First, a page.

Microsoft and Google agree to drop long standing lawsuits

Kareem Anderson

Cooler heads seemed to have prevailed in the heated dispute between Microsoft and Motorola and subsequently, Google. For the greater part of five years, Microsoft and most big name Android manufacturers have been in courtrooms working over licensing disputes and patent infringements.
However, it looks like much of that is about to come to an end, with reports that Microsoft and Google are dropping roughly 20 lawsuits in the U.S. and Germany that center around video game systems and smartphones.
According to Bloomberg Business, Microsoft and Google have come to an agreement to be allies rather than patent enemies. In a joint statement, Microsoft and Google reiterate their desire to be more collaborative and less combative in the future regarding patent disputes.
Microsoft CEO Satya Nadella gestures while speaking during a press briefing on the intersection of cloud and mobile computing Thursday, March 27, 2014, in San Francisco. Microsoft unveiled Office for the iPad, a software suite that includes programs such as Word, Excel and PowerPoint, and works on rival Apple Inc.'s hugely popular tablet computer. (AP Photo/Eric Risberg)
Microsoft and Motorola originally began their legal entanglement back in 2010 where Motorola argued its patents on WiFi and video compressions were worth a 2.25 percent cut of sales from Microsoft products that contained them. In 2012, Google inherited the dispute as it took ownership of Motorola Mobility. Recently, Microsoft was awarded $14.5 million (US) by the Ninth Circuit United States Court of Appeals in its battle with Motorola over those WiFi patents. On Microsoft’s end, the company has been systematically targeting Android handset makers with a set of undisclosed patents violated by the use of the Android operating system.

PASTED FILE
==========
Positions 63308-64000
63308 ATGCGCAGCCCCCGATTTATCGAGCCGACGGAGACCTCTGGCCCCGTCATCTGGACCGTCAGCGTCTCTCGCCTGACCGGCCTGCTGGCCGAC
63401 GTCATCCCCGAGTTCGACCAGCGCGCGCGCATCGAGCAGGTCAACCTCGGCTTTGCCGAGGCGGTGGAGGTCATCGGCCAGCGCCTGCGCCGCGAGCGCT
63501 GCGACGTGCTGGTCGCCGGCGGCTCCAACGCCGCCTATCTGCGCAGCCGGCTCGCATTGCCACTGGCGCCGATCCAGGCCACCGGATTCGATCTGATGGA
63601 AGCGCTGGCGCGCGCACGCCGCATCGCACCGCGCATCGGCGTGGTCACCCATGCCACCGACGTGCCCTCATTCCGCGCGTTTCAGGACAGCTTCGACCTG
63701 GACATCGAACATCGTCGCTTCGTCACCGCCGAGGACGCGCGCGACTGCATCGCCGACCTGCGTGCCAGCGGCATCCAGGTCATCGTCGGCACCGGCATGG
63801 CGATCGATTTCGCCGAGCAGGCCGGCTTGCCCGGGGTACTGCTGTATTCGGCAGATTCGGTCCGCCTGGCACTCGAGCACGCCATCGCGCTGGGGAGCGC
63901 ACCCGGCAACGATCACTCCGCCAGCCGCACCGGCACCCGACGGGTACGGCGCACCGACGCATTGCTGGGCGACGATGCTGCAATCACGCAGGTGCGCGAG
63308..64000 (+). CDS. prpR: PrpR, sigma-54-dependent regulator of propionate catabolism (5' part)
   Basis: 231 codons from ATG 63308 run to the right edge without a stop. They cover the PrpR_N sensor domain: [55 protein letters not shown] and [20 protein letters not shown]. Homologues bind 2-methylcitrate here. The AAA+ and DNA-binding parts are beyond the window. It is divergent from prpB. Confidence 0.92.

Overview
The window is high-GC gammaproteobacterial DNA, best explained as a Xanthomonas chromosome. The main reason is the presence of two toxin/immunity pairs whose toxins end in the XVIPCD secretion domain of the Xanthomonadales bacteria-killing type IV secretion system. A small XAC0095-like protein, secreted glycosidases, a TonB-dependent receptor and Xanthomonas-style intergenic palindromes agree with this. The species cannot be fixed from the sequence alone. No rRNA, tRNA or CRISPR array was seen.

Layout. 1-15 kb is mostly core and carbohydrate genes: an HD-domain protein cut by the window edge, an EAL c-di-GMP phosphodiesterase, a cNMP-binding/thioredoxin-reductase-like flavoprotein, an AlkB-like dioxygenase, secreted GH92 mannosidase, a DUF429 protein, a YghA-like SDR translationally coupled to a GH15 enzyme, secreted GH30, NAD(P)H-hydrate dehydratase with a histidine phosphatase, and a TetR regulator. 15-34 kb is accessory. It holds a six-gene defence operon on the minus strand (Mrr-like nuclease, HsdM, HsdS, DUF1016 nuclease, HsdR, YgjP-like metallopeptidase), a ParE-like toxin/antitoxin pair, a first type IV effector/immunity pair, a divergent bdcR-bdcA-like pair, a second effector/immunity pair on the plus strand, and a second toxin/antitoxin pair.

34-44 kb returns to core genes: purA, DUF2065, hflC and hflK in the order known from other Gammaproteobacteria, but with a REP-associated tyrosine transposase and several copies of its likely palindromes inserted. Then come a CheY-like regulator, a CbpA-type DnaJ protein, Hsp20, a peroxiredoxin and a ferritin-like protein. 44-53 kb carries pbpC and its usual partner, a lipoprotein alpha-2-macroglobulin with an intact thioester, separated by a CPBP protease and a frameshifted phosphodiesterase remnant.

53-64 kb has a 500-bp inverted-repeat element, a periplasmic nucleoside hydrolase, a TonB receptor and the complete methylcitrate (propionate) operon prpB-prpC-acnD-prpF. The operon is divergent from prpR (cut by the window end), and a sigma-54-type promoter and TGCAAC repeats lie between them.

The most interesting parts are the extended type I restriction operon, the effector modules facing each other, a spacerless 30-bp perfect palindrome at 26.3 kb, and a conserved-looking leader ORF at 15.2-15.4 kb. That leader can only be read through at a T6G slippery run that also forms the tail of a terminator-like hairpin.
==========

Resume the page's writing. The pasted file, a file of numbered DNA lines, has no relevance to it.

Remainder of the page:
Google and Microsoft have agreed to collaborate on certain patent matters and anticipate working together in other areas in the future to benefit our customers.

While the resolution between Microsoft and Google is somewhat unorthodox for the two competing companies traditional stance towards each other, it shouldn’t be that surprising. For the past few months, we’ve been reporting on stories and cases where the current leadership within Microsoft is shifting from confrontation to make way for more collaboration. While the old guard at Microsoft was arguably quick to sue and drag matters out in court, it seems newer players within the company are becoming quicker to settle and partner.
[pullquote align=”full” cite=”” link=”” color=”” class=”” size=””] Microsoft is shifting from confrontation to make way for more collaboration[/pullquote]
Similar to Microsoft, Google too has undergone a changing of leadership and possible company direction. New CEO of Google, Sundar Pichai may no longer be beholden to the philosophical grudges of the company’s founders when it comes to dealing with Microsoft.
Last month, Microsoft and Google along with a few other companies banded together to form a royalty free collaboration for future video formats. Presumably, the consortium was developed to avoid further instances of long and costly legal disputes such as the Microsoft, Motorola, and Google issue.
The details of the resolution have not been made public information yet, but it is a promising sign to see Microsoft and Google at least letting off the throttle a bit.